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The CFTC, CCP And Silver Manipulation: “Fox, Please Watch The Hen House”

No, not that CCP, though it may as well be. The “CCP” in reference Comex paper silver manipulation is the Central Counterparty sub-committee of the CFTC. The CCP is the creation of Russ Benham, Chris Marcus’ (Arcadia Economics) candidate for a Nobel Prize of some sort. The CCP was established to to provide reports and recommendations directly to the MRAC regarding current issues impacting clearinghouse risk management and governance. The MRAC is the CFTC’s “Market Risk Advisory Committee.”

Hmm…the CCP is a sub-committee established to provide market-risk advisory recommendations to the sub-committee of the CFTC that was established to provide market-risk advisories to the CFTC Commissioners. Sounds like duplicative, over-lapping functions intended as “cover you ass” bureaucracy set-up by a political animal who will be well-rewarded by Wall Street after serving as Wall Street’s fluffer on the CFTF for awhile .

Perhaps the part of this Orwellian or Randian web of propaganda, pomp and circumstance that is least impressive and most troubling is the fact that the co-chair of said “CCP” is Alicia Crighton, the COO of Prime Clearing Services in the U.S. for Goldman Sachs. This title may sound impressive but it’s Wall Street jargon to mean, “figure out the way to maximize profits for the bank from hedge funds.”

Recall that in 2008, Goldman Sachs was almost incinerated from the counterparty risk exposure it created for itself by stuffing AIG to the gills with sub-prime OTC derivatives. Shortly after Lehman collapsed, AIG was set to collapse next and drag Goldman Sachs along with it. But the taxpayers and the Federal Reserve injected several trillion dollars combined to keep AIG, Goldman Sachs and several other TBTF Wall Street banks solvent. At the very least the people at these firms and the executives in charge of these firms should have been required to dis-gorge their enormous bonuses that were funded by fees from the derivatives that ultimately caused the de-facto financial system collapse. Nope. Instead they collected hefty bonuses funded by the taxpayers.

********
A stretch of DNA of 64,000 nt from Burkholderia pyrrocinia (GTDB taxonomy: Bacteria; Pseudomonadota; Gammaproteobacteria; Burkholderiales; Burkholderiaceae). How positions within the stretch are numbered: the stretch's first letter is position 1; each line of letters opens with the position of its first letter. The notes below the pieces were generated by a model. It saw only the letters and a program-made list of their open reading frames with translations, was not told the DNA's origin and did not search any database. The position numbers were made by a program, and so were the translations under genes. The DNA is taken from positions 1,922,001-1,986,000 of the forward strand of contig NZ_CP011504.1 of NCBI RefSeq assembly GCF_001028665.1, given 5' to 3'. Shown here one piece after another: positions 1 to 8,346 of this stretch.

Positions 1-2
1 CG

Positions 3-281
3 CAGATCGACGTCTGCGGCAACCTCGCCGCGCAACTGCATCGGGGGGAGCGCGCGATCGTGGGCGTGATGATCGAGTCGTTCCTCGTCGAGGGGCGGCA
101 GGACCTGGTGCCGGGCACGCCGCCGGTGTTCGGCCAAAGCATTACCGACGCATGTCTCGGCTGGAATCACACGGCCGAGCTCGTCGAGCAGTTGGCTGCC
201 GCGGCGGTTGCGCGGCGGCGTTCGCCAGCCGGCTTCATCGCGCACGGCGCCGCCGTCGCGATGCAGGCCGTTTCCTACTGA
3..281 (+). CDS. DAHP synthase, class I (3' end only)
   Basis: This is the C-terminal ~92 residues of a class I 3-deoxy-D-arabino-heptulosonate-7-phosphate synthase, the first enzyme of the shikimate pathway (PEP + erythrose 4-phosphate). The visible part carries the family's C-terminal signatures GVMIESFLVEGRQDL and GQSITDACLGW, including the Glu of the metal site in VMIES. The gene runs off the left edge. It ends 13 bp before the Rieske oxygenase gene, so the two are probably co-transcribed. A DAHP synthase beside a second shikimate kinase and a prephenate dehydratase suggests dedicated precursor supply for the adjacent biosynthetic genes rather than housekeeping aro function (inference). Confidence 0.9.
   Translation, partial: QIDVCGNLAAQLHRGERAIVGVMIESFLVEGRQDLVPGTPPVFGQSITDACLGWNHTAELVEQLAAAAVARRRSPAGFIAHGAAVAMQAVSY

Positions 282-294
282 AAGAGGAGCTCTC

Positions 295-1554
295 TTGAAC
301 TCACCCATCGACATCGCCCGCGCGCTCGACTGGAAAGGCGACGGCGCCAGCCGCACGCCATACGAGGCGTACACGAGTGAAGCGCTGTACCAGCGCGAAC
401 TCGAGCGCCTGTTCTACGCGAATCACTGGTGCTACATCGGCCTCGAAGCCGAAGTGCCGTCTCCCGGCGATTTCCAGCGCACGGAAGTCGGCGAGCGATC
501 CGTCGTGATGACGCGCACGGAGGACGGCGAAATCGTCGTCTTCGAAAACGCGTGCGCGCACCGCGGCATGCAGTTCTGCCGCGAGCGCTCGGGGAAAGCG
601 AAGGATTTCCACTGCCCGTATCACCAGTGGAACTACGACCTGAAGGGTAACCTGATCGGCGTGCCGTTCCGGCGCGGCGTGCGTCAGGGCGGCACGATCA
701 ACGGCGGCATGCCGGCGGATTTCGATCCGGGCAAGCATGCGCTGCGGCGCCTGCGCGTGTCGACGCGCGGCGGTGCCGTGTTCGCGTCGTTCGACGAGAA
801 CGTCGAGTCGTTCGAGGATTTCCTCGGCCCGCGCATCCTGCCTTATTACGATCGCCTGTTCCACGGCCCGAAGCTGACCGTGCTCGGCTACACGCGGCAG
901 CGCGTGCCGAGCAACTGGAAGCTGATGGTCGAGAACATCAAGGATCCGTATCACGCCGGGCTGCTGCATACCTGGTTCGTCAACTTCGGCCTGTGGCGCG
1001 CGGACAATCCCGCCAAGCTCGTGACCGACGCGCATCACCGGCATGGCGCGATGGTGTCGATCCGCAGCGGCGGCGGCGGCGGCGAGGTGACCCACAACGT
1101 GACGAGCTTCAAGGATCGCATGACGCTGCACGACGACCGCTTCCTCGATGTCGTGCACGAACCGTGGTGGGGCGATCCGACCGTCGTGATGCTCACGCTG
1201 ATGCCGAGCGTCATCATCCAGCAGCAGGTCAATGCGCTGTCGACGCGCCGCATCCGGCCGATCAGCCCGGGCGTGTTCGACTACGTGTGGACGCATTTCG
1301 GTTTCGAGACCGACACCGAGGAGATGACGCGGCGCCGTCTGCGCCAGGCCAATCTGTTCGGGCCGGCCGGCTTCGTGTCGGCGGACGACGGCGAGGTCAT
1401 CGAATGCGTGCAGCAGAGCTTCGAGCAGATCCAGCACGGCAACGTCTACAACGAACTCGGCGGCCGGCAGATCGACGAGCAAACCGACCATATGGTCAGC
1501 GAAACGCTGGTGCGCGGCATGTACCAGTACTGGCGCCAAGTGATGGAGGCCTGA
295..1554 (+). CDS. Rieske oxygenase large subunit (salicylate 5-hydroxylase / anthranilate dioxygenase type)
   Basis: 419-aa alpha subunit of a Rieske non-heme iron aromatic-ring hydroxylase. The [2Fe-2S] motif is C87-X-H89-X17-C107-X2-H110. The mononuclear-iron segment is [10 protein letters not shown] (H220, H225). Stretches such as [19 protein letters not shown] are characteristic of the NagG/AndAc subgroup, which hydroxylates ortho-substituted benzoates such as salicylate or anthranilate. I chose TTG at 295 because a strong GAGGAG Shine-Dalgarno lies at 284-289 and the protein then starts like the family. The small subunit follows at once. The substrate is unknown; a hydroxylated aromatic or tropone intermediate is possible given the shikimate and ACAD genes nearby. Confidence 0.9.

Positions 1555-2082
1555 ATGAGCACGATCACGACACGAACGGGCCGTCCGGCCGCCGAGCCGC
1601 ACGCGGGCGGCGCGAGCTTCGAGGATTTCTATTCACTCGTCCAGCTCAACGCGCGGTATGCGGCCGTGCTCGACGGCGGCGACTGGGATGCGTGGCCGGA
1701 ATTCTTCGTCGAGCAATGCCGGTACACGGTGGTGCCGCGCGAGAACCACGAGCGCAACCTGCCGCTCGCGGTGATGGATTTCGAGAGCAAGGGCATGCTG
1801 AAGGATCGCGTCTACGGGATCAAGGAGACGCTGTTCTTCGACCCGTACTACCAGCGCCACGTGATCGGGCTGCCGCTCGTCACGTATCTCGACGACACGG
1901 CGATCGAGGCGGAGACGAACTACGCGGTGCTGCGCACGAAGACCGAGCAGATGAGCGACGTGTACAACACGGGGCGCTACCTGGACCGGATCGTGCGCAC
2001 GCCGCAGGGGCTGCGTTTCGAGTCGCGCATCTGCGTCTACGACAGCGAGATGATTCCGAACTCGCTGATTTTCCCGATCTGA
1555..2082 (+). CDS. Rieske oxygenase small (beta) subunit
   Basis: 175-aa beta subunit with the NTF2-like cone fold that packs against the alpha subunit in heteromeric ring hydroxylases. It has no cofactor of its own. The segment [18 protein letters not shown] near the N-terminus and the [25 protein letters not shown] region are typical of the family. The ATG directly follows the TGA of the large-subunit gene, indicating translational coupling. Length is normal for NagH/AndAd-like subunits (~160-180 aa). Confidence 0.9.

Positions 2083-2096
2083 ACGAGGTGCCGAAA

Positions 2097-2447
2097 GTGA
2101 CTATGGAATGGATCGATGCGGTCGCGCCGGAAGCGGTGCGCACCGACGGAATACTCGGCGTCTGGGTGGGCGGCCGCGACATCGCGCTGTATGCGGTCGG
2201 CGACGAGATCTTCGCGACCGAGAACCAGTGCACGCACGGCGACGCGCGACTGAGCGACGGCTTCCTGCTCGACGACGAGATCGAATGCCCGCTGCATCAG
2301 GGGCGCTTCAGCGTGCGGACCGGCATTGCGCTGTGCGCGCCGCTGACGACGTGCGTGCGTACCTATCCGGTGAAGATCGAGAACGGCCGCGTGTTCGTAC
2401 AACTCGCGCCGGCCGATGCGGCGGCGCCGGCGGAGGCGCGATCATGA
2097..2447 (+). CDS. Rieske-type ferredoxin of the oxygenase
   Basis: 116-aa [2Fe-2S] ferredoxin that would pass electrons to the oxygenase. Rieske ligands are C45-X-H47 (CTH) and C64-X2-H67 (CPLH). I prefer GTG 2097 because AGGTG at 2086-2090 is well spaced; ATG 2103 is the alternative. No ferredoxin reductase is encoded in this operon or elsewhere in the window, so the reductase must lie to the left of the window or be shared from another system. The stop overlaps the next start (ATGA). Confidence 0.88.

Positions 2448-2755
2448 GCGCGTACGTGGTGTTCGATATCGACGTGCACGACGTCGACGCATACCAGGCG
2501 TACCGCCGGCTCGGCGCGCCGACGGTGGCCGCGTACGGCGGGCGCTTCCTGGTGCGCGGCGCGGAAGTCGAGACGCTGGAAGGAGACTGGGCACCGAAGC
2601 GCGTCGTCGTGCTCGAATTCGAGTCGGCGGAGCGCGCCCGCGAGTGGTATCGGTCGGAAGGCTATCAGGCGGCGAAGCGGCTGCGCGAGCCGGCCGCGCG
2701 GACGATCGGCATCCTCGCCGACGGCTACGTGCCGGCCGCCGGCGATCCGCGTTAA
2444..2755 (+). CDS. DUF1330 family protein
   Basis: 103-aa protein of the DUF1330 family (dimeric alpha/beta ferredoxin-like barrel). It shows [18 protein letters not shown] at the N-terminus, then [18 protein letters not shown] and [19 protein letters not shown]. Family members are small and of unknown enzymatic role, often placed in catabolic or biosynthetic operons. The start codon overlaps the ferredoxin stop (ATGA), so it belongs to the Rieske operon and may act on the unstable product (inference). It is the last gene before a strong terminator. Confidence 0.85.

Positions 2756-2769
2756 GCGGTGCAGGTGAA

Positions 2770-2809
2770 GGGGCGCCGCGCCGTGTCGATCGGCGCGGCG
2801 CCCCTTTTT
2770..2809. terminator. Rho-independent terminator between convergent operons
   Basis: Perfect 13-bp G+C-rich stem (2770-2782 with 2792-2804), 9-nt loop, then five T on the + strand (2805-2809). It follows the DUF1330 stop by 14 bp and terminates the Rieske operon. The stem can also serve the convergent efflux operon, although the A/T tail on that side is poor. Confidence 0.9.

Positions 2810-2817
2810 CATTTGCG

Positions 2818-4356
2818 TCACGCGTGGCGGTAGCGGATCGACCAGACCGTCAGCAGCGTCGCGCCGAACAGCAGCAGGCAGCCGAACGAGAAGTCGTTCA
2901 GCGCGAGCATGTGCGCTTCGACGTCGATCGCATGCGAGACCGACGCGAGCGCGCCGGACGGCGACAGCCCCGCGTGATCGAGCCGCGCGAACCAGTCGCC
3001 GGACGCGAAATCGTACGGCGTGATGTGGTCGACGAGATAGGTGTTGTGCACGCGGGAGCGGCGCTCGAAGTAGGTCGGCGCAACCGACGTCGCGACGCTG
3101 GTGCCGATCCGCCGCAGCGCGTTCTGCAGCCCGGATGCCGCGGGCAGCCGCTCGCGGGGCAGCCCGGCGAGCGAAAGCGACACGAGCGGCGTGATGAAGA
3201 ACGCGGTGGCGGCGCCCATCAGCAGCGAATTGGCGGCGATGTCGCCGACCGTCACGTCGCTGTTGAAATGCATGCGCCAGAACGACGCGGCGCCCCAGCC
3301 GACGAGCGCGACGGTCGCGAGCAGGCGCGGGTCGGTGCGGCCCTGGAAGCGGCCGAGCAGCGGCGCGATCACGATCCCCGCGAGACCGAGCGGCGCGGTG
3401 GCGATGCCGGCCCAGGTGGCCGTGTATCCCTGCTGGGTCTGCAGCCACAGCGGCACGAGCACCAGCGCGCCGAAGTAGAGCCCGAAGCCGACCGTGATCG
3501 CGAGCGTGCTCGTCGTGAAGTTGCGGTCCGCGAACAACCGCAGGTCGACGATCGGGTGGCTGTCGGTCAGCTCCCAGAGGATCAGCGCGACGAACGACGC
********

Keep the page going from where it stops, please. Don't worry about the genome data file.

As this relates to the silver market, the CCP was recently established by the “interim” chairman of the CFTC, Rostin Benham. The CCP will “harmonize, coordinate and enhance” the CFTC’s counterparty default risk oversight.  If you think I’m being sarcastic with the terminology, see yourself:  CCP Risk ManagementThis is Orwell-speak for advising the CFTC to look the other way while the Comex bank market-makers make an effort to escalate the degree to which they print gold and silver paper contracts in their effort to cap the price rise of gold and silver.

To be frank,  Ms. Crighton is is doing nothing more than prostituting herself to exert control over CFTC oversight activities for the sake of getting paid a lot more money from Goldman.  Make no mistake, her compensation from Goldman is tied to directly to her ability to ensure that Russ Benham follows the directives she exerts as handed down to her from her masters at Goldman.

Benham is a lawyer by training. But the more interesting part of his background reveals that he is a political beast, serving as “counsel” to Michigan Senator, Debbie Stabenow. He also worked at the New Jersey Office of the Attorney General. Note that there is no evidence of any experience whatsoever of professional financial markets experience. He was, apparently, inserted as the “interim” chair of the CFTC because he is the ideal Wall Street hand-puppet, as evidenced by his setting up the CCP. The CCP should be unmitigatingly be regarded as a “fox” put in charge of guarding the “hen house.”

This an important back-drop of information that will add depth to the information conveyed in this short podcast produced by my good friend and colleague, Chris Marcus:

To be sure, the manipulation of markets always fails, eventually. When the event that blows up the Comex occurs, it will be the end of the dollar’s reserve currency status and end of the United States as we know it. The prices of gold and silver will do a moon-shot that makes the recent parabolic moves in Bitcon and dogecoin seem like odd-lots. The net worth of those who own and hold physical gold and silver will be life-changing in scale, but it’s unclear if we’ll be able to enjoy it.

I’d rather be a free man in my grave, than living as a puppet or a slave – Jimmy Cliff

Fortuna Silver CEO On The Roxgold Acquistion